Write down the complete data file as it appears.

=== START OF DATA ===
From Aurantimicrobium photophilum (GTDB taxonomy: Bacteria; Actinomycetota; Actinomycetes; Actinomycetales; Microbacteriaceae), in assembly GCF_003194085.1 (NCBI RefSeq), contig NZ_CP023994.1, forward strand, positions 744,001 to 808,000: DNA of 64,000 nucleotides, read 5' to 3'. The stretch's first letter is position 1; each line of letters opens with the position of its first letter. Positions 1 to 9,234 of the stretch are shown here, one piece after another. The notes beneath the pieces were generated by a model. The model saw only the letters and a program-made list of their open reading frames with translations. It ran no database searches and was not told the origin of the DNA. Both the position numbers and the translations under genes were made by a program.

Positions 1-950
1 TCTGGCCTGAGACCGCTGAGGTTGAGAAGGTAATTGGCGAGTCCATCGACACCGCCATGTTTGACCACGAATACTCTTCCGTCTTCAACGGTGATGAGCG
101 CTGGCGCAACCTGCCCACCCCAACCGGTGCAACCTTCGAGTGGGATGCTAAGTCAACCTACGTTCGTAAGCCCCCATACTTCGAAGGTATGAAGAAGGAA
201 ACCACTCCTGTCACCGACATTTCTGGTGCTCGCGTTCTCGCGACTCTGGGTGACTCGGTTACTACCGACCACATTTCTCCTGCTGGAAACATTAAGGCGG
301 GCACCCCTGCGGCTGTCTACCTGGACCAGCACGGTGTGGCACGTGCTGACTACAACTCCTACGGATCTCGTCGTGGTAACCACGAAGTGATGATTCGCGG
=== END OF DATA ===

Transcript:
From Aurantimicrobium photophilum (GTDB taxonomy: Bacteria; Actinomycetota; Actinomycetes; Actinomycetales; Microbacteriaceae), in assembly GCF_003194085.1 (NCBI RefSeq), contig NZ_CP023994.1, forward strand, positions 744,001 to 808,000: DNA of 64,000 nucleotides, read 5' to 3'. The stretch's first letter is position 1; each line of letters opens with the position of its first letter. Positions 1 to 9,234 of the stretch are shown here, one piece after another. The notes beneath the pieces were generated by a model. The model saw only the letters and a program-made list of their open reading frames with translations. It ran no database searches and was not told the origin of the DNA. Both the position numbers and the translations under genes were made by a program.

Positions 1-950
1 TCTGGCCTGAGACCGCTGAGGTTGAGAAGGTAATTGGCGAGTCCATCGACACCGCCATGTTTGACCACGAATACTCTTCCGTCTTCAACGGTGATGAGCG
101 CTGGCGCAACCTGCCCACCCCAACCGGTGCAACCTTCGAGTGGGATGCTAAGTCAACCTACGTTCGTAAGCCCCCATACTTCGAAGGTATGAAGAAGGAA
201 ACCACTCCTGTCACCGACATTTCTGGTGCTCGCGTTCTCGCGACTCTGGGTGACTCGGTTACTACCGACCACATTTCTCCTGCTGGAAACATTAAGGCGG
301 GCACCCCTGCGGCTGTCTACCTGGACCAGCACGGTGTGGCACGTGCTGACTACAACTCCTACGGATCTCGTCGTGGTAACCACGAAGTGATGATTCGCGG